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PHIL 469 Topics in Philosophy of Science
Topics such as probability and induction; foundations of measurement; theory construction.
Pre-reqs: PHIL 369.
|Status||Section||Activity||Term||Interval||Days||Start Time||End Time||Comments|
|PHIL 469 001||Seminar||1||Tue Thu||14:00||15:30|
Course Description: This course is cross-listed with ANTH495B. Students can register in either section. Do historians and historical scientists face unique challenges because they study the past? For example, are they at a distinct disadvantage compared to experimental scientists? Are studies of the human, cultural past especially vulnerable to constructionist critique, and do these suspicions extend to non-human historical sciences of evolutionary biology, geology and paleontology? In this course we will explore philosophical questions about the nature and status of historical inquiry in a comparative frame, taking as our point of departure Adrian Currie's Rock, Bone and Ruin: An Optimist's Guide to the Historical Sciences (2018). Currie reframes philosophical debate about historical kn and ~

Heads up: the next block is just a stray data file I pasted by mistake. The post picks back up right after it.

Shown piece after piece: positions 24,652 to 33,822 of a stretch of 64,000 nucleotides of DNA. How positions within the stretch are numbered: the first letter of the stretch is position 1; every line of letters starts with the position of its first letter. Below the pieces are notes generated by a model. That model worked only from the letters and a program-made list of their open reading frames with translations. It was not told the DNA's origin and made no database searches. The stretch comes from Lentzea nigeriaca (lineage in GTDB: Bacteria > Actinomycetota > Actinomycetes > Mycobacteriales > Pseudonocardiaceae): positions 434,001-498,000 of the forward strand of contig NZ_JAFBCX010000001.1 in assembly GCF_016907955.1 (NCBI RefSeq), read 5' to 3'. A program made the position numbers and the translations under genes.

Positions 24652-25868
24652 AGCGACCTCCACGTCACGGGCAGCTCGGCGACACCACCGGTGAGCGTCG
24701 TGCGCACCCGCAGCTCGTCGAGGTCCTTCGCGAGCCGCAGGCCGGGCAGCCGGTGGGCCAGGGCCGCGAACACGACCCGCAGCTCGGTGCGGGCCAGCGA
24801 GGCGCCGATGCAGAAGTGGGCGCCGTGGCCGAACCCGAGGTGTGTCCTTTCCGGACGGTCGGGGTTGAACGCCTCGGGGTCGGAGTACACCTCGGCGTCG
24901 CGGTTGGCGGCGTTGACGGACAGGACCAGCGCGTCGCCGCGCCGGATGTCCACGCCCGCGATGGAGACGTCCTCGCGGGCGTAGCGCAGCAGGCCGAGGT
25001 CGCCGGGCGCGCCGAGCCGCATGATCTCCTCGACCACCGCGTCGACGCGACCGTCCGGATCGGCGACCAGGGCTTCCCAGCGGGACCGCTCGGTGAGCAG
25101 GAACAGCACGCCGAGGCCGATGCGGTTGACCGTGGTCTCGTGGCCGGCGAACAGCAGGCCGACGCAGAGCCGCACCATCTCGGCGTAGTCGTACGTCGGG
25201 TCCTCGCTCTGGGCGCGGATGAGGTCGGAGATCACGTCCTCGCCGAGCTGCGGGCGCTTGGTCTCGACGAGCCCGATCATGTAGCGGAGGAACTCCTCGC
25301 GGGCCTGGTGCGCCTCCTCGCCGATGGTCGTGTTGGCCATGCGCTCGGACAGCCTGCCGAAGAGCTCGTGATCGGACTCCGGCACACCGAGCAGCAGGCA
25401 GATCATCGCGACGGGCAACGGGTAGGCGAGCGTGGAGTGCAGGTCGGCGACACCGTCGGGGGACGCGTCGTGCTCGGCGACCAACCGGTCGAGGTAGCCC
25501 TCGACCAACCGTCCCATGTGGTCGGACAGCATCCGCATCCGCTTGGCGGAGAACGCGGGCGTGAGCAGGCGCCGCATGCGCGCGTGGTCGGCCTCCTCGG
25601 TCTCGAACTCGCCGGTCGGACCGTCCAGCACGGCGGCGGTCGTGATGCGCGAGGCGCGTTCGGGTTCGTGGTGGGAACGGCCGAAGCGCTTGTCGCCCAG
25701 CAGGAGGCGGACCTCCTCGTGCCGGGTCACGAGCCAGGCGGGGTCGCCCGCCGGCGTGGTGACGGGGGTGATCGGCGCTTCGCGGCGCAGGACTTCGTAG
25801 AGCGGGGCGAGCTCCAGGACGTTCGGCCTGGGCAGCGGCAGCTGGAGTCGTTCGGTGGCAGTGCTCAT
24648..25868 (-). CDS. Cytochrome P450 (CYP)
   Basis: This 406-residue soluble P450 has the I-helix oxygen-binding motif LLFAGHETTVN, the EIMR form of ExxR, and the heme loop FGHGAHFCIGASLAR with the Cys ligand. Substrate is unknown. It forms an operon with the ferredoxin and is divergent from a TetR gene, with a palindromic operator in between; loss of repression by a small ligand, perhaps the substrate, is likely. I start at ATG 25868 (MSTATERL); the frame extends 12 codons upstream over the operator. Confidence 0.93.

owledge with a focus on paleontology, geology and archaeology. In subsequent sections, we will address questions about the nature of historical explanation and the role of narrative that have been central to philosophy of history and debate in archaeology. Central texts here will be Trouillot's "Silencing the Past" (1995) and selections from "Material Evidence" (2014). Requirements include short weekly response posts, one in-class presentation, and a term paper.